Analyses of the complex models have already shown that surface water sinking occurs at the edge of the continent, as the theory predicted. ‘It confirmed neatly and conclusively what not everyone was willing to believe.’ But that doesn’t mean all questions have been answered. ‘Our pared-down models don’t tell us why these processes are taking place more frequently on the west side of a basin than on the east side.’ That is why Katsman will now be focusing on water properties. ‘We began by looking at vertical velocities to find out where exactly the water sinks. The next step is to look at the properties of the sinking water. Is it the cold and salty water that we expected, or is it water that just happened to be there? In spite of these unanswered questions much has been learnt. Katsman and her team - two PhD candidates and a postdoc researcher – are preparing four papers between them. ‘2017 is going to be a bumper year.’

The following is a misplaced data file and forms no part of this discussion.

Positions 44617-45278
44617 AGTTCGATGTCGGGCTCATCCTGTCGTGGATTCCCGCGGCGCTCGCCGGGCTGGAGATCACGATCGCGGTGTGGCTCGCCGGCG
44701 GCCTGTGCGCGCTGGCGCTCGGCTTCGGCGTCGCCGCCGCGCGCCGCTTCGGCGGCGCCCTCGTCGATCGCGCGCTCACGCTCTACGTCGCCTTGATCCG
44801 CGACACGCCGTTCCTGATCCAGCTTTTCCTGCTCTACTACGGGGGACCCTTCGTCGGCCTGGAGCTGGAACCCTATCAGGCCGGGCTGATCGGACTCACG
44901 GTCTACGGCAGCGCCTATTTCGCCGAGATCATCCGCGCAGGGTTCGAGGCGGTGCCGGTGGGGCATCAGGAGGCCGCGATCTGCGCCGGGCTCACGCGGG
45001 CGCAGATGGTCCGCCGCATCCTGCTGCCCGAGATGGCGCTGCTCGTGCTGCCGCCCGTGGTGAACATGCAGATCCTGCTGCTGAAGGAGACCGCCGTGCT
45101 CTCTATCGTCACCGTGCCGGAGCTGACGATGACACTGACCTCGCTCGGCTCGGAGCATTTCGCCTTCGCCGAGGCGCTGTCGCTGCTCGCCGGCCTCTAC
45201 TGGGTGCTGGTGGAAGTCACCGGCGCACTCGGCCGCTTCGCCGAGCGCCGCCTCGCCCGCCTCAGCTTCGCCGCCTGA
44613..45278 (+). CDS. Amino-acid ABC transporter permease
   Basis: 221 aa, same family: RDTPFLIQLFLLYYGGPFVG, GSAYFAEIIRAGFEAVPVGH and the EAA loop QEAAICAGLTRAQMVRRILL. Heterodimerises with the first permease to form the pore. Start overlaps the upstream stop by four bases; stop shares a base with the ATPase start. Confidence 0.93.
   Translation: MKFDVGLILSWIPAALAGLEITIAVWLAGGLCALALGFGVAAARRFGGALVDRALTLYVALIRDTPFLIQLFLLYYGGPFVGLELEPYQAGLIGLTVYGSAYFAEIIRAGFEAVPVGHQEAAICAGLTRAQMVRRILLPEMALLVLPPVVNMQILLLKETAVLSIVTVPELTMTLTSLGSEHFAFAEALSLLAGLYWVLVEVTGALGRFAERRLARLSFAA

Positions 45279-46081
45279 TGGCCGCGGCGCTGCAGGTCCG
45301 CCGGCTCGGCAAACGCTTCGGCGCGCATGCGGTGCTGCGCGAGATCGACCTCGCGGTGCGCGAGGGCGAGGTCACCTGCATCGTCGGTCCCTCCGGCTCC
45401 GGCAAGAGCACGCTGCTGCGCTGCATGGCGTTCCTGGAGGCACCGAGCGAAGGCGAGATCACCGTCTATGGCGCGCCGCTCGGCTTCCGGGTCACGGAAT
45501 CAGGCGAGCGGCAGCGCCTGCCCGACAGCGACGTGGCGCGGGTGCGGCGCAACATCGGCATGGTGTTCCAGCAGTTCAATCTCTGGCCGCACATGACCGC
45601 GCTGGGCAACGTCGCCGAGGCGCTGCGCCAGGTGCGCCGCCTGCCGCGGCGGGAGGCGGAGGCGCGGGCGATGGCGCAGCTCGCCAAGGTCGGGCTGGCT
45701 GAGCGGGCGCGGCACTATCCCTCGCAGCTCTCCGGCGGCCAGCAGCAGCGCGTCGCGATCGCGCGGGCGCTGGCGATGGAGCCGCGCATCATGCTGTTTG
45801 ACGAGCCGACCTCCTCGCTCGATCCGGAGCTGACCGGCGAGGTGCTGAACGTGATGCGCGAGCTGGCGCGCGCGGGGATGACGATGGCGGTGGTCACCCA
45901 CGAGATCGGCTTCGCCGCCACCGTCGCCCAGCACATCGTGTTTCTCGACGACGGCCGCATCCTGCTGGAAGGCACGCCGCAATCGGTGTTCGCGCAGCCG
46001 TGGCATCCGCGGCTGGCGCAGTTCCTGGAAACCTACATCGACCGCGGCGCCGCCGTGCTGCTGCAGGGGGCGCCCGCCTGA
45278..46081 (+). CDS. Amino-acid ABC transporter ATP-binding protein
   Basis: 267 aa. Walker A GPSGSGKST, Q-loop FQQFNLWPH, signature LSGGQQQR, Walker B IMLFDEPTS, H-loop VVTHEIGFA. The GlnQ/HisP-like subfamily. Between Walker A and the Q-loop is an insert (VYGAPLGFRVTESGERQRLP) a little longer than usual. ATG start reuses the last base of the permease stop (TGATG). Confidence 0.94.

Published: May 2017